Fr. Mike’s Homily for the 26th Sunday in Ordinary Time Year B (3)

Fr. Mike’s Homily for the 26th Sunday in Ordinary Time Year B

Theme: Inclusive, Not Exclusive!

By: Fr. Mike Lagrimas
St. Michael the Archangel Parish
Diocese of Novaliches


Homily for Sunday September 26 2021

Mk 9:38-43, 45, 47-48

Man is a social being. We all have the natural human need to belong – a family, community, friends, and various associations. The disciples were, indeed, happy to be part of the group of Jesus. That must have made them feel important and special. But at the same time, that also led them to feel exclusive – and proud. In last Sunday’s Gospel, they were, in fact, arguing about who was the greatest among them. And in the Gospel today, they learned about some people outside the group who were casting out demons in the name of Jesus. They tried to stop them. They sincerely believed that the gift of exorcising demons was exclusive to them.

This is similar with the case in the first reading. Joshua tried to stop Eldad and Medad from prophesying because they were not present in the camp when the Spirit of God through Moses descended upon the group of elders. But Moses knew better. He told them: “Are you jealous for my sake? If only all the people of the Lord were prophets! If only the Lord would bestow his spirit on them!” (Numbers 11:29).

It is such a wonderful thing to be part of the group of Jesus, to be the insiders. But this does not mean that we exclude others from joining us, that we treat others as outsiders. That is not what God wants. And we cannot limit God’s actions, nor can we stop Him from imparting His gifts and blessings to others who do not belong to our group. Nobody has the monopoly of God’s gifts and favors. Rather than excluding others, we should look at ourselves and learn to appreciate the great privilege of being part of the group of Jesus, members of his Mystical Body.

What does it really mean to be considered “insiders”? The Gospel this Sunday outlines several important points.

First, to be a genuine insider, there should be an attitude of openness. Jesus said: “There is no one who performs a mighty deed in my name who can at the same time speak ill of me. For whoever is not against us is for us” (9:39-40). This simply means there are many people outside who are also being used by God as His instruments. We may not know who they are, but God knows them, and He rewards them for sure: “Anyone who gives you a cup of water to drink because you belong to Christ, amen, I say to you, will not lose his reward” (9:41). We should be open to accept others as our co-workers in the Lord’s vineyard. That is what it means by the word “catholic” – universal. When we are tempted to exclude others, just think of what St. Augustine said: “There are many sheep without, many wolves within.”

Second, a true member of Christ must always maintain the attitude of a child. The many painful divisions and misunderstandings among us are usually caused by pride, ambition and jealousy. St. James pointed that out in last Sunday’s lesson: “Where jealousy and selfish ambition exist, there is disorder and every foul practice” (James 3:16). In his commentary, Fr. Pierse, a Redemptorist, wrote: “The child has no academic degrees, wealth, achievements – which we seek to make us ‘somebody’ great, but which, in fact, make us rivals, competing and jealous of one another. We are constantly seeking things that divide us. But if we can accept the poverty, loneliness and insecurity within each of us, we will find ample ground for unity.”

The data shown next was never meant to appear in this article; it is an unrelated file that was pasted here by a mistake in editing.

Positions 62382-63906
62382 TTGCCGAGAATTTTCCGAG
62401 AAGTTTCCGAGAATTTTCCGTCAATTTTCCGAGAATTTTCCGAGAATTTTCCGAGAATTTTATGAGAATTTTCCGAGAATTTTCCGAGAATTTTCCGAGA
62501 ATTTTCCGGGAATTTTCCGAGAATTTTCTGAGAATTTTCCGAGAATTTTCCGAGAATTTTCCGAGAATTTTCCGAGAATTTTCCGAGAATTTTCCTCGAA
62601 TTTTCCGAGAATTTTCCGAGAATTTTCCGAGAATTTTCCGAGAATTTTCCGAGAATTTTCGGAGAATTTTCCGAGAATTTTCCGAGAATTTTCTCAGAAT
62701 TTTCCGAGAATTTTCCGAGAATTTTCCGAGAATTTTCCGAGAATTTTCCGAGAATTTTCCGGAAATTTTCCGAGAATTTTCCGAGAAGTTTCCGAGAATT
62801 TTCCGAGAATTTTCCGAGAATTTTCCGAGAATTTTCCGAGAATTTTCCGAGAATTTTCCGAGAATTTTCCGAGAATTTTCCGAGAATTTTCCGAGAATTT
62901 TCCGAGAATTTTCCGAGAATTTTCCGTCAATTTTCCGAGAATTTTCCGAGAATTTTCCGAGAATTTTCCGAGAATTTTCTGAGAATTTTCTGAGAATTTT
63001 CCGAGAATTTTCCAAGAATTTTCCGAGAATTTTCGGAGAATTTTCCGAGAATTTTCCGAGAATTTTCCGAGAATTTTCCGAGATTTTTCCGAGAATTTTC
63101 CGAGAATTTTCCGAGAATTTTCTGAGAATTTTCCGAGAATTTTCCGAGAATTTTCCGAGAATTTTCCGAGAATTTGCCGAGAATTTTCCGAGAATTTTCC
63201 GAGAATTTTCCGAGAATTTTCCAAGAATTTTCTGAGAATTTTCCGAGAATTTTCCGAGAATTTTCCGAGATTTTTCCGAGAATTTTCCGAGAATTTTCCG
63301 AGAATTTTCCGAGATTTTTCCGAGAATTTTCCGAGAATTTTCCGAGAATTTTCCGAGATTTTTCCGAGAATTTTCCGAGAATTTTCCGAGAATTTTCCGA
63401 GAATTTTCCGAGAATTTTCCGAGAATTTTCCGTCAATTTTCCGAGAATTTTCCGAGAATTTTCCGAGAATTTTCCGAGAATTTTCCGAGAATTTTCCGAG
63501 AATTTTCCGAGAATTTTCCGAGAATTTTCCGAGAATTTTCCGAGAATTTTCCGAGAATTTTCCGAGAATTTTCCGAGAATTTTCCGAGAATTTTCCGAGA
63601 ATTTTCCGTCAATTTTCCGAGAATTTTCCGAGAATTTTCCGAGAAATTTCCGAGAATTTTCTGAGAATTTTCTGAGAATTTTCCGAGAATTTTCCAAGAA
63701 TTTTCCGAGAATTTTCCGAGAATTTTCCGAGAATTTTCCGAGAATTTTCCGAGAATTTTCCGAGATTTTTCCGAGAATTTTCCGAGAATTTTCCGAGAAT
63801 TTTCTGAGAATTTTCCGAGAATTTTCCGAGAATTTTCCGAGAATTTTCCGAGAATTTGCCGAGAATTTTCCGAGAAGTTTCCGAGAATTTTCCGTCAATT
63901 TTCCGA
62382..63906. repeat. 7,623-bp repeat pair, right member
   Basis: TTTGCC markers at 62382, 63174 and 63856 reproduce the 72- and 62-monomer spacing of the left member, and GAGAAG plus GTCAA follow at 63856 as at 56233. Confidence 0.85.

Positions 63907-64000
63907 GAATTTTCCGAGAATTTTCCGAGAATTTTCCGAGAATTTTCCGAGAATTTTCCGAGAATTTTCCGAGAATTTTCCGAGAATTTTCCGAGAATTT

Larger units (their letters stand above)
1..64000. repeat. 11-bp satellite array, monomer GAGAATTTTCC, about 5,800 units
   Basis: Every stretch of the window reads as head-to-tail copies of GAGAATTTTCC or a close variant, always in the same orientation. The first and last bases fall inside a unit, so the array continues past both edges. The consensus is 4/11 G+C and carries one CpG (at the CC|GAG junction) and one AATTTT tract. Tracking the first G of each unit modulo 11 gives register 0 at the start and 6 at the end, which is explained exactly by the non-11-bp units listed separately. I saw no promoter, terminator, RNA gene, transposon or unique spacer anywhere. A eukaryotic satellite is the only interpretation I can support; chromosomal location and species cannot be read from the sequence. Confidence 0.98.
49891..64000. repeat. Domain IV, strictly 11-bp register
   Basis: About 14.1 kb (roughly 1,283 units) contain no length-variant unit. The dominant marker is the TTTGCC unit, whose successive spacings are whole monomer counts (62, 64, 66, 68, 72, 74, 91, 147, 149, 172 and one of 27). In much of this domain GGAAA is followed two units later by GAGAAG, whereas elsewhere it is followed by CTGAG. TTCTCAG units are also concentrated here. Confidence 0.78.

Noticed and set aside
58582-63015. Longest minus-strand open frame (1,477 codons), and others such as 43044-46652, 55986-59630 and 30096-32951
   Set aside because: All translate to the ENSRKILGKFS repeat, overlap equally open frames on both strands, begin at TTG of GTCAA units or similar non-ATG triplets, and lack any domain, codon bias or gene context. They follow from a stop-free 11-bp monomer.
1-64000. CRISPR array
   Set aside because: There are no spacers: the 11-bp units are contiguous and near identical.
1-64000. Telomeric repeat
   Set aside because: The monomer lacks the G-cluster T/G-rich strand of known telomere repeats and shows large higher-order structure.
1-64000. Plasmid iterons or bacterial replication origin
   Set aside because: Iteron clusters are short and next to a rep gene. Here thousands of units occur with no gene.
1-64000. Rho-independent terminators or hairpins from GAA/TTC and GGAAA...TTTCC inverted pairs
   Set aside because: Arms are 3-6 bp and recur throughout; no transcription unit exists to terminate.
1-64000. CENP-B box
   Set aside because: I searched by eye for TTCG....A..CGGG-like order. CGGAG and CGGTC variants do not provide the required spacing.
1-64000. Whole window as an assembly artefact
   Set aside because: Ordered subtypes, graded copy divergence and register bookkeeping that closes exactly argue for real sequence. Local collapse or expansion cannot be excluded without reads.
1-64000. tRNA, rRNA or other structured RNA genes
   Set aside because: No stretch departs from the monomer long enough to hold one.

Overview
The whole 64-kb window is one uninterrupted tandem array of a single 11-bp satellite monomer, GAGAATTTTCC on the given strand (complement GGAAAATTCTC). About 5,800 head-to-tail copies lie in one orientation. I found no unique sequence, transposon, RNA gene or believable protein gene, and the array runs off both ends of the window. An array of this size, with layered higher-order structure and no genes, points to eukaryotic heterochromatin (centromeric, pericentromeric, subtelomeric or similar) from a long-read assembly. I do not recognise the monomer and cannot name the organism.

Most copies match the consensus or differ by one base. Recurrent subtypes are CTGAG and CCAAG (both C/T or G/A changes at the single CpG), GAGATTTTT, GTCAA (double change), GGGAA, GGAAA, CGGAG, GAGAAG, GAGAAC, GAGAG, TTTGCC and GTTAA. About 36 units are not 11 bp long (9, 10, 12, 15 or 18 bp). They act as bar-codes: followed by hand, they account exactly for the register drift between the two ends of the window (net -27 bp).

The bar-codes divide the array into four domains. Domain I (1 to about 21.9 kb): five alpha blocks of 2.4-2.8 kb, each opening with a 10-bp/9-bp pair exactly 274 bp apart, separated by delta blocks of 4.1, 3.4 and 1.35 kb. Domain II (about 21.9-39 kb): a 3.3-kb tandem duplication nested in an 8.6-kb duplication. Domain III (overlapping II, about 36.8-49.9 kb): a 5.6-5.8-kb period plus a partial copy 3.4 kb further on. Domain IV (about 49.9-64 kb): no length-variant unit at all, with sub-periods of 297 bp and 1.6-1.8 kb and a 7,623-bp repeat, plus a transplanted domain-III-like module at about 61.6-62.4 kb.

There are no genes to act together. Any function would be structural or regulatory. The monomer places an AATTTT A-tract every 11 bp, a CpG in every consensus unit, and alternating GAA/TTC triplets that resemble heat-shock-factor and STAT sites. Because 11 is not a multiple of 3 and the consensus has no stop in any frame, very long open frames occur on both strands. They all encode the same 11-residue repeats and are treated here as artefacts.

In the Gospel today, Jesus refers to His followers as “these little ones who believe in me” (9:42). When we become his childlike followers, we enjoy His complete protection, and He even promised to punish severely anybody who leads us to sin and spiritual ruin.

Finally, the genuine member of the Church knows perfectly well the infinite value of the heavenly treasures and is, therefore, all too ready to sacrifice everything in order to please God and win heaven. That is the meaning of the teaching in the Gospel about cutting one’s limbs and gouging out an eye, which is to be interpreted figuratively.

A story is told about a group of adventurers who set out to conquer a new territory, which is the present-day Ireland. The leader announced that whoever touches land first would possess the entire territory. One member, a man named O’Neil, was very determined to have the new land. He rowed mightily, but he soon fell behind the boat of an equally ambitious member. O’Neil had to make a quick and decisive move. He dropped his oars, took his axe, and cut his left hand. Then, with his right hand, he threw it upon the shore, so that he would be the first to touch the land. Thus, he possessed the new territory.

This story may sound gory and horrible, but that is precisely what Jesus did. He just did not cut off his hand. He sacrificed His whole body on the cross so that He will gain for us, not only a piece of land, but the eternal kingdom of heaven. We are following a crucified Lord, and we, in turn, should not be afraid to make sacrifices for the sake of God’s kingdom.

We come together once again as members of the family of God. Let us not just look at one another, contented that we belong to God’s chosen family. Rather, let us look beyond ourselves, and begin to realize that we have our mission to bring people in. Let us not just enjoy the unity among ourselves but should also strive to expand this unity towards others outside. After all, this is the prayer of Jesus in Gethsemane: “I pray not only for them, but also for those who will believe in me through their word, so that they may all be one, as you, Father, are in me and I in you” (Jn 17:20-21).

Fr. Mike Lagrimas
St. Michael the Archangel Parish
Diocese of Novaliches

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